A State Department official in Berlin, where Secretary of State Antony Blinken was holding talks on Ukraine, said the US was “expediting authorized transfers of US-origin equipment from other allies.”

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“European allies have what they need to move forward on additional security assistance (to) Ukraine in the coming days and weeks,” the official said.

A source familiar with the authorisations said the approval was for urgent requests by Estonia, Latvia and Lithuania to assist Ukraine, a fellow former Soviet republic.

The exact amounts and types of weapons were not specified, but the Baltic nations’ arsenals include Javelins, portable missiles capable of destroying tanks.

Tens of thousands of Russian troops, along with tanks and artillery, have been deployed near the Ukrainian border since late last year, rattling the three Baltic nations, which are members of NATO.

President Joe Biden’s administration since last year has approved $650 million in weapons to Ukraine, $200 million of it last month amid fears of war.

While the Biden administration boasts that the shipments are the most ever by the US, Ukraine has voiced hope for military supplies as quickly as possible, with shipments from nearby countries especially valuable.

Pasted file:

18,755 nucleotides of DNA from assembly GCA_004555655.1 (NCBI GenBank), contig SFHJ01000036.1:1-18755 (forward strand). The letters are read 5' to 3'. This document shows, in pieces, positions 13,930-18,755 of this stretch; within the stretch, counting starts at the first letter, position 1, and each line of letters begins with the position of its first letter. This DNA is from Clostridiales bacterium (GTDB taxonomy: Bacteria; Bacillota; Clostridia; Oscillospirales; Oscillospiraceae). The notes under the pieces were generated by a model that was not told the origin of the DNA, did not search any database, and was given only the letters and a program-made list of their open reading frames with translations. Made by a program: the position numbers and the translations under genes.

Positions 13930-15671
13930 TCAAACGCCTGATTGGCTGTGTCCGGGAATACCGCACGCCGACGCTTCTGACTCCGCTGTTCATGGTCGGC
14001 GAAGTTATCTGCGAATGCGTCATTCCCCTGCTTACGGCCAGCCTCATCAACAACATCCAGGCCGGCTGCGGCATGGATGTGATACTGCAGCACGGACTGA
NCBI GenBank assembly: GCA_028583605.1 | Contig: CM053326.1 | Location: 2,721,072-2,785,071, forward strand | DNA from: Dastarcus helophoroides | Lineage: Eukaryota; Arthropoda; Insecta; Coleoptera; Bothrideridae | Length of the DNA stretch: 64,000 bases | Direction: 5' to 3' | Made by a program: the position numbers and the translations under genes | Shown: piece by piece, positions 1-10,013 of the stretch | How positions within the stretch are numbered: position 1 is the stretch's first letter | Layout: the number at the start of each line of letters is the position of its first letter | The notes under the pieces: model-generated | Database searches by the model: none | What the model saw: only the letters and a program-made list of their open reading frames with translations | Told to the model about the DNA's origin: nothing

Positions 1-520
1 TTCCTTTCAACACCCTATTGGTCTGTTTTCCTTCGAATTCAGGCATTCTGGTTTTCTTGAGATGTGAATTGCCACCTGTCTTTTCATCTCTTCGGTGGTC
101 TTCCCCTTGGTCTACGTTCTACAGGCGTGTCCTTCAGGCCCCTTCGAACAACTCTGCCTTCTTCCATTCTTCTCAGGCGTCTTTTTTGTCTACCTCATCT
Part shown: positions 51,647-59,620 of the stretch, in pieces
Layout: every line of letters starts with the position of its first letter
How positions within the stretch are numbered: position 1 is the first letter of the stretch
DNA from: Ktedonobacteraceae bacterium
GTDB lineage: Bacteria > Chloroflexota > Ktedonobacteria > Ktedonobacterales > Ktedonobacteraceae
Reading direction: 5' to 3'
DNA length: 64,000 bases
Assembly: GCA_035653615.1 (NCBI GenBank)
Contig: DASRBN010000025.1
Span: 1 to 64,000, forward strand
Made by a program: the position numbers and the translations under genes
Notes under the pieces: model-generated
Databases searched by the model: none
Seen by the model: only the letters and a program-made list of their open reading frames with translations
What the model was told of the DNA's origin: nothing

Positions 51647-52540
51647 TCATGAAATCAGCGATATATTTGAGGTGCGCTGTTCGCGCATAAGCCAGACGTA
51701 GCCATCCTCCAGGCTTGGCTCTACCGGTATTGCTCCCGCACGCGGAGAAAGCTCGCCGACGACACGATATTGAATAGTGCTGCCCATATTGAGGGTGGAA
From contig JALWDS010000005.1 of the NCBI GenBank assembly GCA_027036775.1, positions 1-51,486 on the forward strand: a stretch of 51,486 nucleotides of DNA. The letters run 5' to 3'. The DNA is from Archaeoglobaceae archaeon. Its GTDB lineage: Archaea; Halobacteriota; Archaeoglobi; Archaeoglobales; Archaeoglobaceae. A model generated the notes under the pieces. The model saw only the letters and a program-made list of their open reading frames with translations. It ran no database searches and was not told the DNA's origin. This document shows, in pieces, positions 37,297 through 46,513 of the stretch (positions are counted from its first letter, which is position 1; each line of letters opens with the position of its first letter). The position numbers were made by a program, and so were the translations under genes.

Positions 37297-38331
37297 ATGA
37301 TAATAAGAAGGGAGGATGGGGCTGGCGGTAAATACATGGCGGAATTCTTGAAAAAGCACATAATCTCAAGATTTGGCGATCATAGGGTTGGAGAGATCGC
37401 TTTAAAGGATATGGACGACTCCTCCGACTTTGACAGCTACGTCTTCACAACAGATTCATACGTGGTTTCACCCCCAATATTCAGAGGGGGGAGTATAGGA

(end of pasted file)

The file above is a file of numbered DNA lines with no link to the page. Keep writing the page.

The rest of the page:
Britain has also rushed to support Ukraine, announcing on Monday that it was sending anti-tank weapons.

Read more:

Explainer: What are US military options to help Ukraine if Russia invades

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Ukrainian president thanks US for help during ‘difficult time’

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Bomb blast in Pakistan’s Lahore kills two, injures 16

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At least two people were killed and 16 injured Thursday by a bomb blast in a busy shopping district of the Pakistani city of Lahore, police said.

“Initial investigations show that it was a time-controlled device on a motorbike which was the cause of the blast,” Rana Arif, spokesman for Lahore police, told AFP.